Thursday, 17 May 2018

Begin with the end in mind… shall we?

So, we’ve been reviewing the ‘Agile thinking’ training, together with my friend and lead trainer Jonathan Moss and we jumped into a short philosophical discussion.

At the beginning the training itself teaches that in Agile thinking we should:
1. ‘Begin with the end in mind’ (a well know ‘habit of highly effective people’)
2. ‘Understand the context’

My challenge to Jonathan was, that both of those could be wrongly interpreted by the trainees. The point is - when we adopt Agile mindset and values, we rarely think about the end, I would even argue that there is no end at all. The beauty of our mindset is that we only need a vision and short-term goals in order to deliver value, again, and again, and again. We start seeing our products, services, achievements, even our life goals as a journey, and not as a destination anymore... gotcha, there is no end anymore. Yes, we agree we have a long-term vision. And that’s it – more we see as a waste, as a subject to a change in the future anyway… so why bother?

On the opposite we have the visualization techniques and principles, which are indeed extremely powerful.
First you need to imagine your dream -> (then) visualize it in details -> believe in it -> work your a** off – in order to achieve it
Conor McGregor’s achievements are great example of how far such thinking & believing could lead you in life:

Bending the reality, objecting the facts, trying to tame the Universe so it obeys and supports us in achieving our dreams in details are indeed amazing, extraordinary and powerful tools and mindset…  But those could also lead to a life dedicated to chasing illusions…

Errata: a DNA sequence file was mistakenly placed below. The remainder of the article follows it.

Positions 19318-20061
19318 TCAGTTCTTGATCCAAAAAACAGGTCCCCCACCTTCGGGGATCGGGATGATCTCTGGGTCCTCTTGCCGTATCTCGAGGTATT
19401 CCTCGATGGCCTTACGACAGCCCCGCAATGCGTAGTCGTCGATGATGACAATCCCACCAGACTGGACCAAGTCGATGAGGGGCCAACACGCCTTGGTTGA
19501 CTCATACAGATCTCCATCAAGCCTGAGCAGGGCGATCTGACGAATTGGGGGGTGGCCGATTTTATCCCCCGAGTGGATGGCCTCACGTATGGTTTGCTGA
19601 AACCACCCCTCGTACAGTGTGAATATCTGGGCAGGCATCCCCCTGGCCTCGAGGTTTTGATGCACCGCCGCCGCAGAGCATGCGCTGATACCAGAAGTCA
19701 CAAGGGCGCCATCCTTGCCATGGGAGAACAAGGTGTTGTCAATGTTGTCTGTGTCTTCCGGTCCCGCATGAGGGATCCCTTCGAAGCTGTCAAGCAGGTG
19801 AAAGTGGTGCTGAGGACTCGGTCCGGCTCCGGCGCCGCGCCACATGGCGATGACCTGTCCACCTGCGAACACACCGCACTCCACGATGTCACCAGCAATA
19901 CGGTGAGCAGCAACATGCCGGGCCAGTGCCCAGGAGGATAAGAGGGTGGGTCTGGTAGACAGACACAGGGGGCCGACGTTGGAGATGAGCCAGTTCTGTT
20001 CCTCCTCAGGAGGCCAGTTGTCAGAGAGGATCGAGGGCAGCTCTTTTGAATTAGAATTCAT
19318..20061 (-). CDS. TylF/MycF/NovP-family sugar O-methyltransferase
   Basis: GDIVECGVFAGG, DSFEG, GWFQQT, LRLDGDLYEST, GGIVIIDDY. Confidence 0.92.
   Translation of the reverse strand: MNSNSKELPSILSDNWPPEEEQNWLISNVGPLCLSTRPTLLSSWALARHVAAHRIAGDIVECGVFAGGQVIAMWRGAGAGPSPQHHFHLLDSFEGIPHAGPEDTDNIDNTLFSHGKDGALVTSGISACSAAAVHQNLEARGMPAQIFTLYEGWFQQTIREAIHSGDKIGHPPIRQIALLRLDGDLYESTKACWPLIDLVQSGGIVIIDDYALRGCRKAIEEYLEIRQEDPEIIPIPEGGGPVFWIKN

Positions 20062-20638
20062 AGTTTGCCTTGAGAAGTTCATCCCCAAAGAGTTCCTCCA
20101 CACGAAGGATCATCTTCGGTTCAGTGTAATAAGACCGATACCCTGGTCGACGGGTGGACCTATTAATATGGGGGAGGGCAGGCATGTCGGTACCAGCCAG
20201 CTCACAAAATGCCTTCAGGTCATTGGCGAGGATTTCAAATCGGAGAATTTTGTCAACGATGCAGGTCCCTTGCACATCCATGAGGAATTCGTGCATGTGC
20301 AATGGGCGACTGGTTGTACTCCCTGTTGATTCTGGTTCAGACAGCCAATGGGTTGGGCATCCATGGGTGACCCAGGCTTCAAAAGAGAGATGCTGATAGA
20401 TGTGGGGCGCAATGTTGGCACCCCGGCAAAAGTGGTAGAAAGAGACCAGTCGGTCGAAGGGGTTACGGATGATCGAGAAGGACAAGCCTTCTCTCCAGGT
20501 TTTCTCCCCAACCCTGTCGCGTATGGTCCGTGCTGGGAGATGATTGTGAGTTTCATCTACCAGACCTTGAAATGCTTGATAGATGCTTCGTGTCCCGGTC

And as Agile-thinking-monkeys, most of us are a little bit more practical. We know that ‘Only the ladder is real… the climb is all there is :)’ (by Petyr Baelish's Chaos is a ladder)… And so often we are fine, to bend our dreams, our products, even change our vision in order to deliver value and satisfy our users and clients – here and now. And it is something to be clearly communicated over the ‘Agile thinking’ training. We don’t expect to visualize/understand/know ‘the end’ in our mind in order to start delivering value and get feedback…

Pretty much the same goes to the ‘understanding the context’ principle. We do not expect to understand everything, or even the majority of the surrounding area (the context). We only need to understand the context for the next iteration (step), to work our way through the darkness, just to illuminate more and more of the context with each delivery and feedback.

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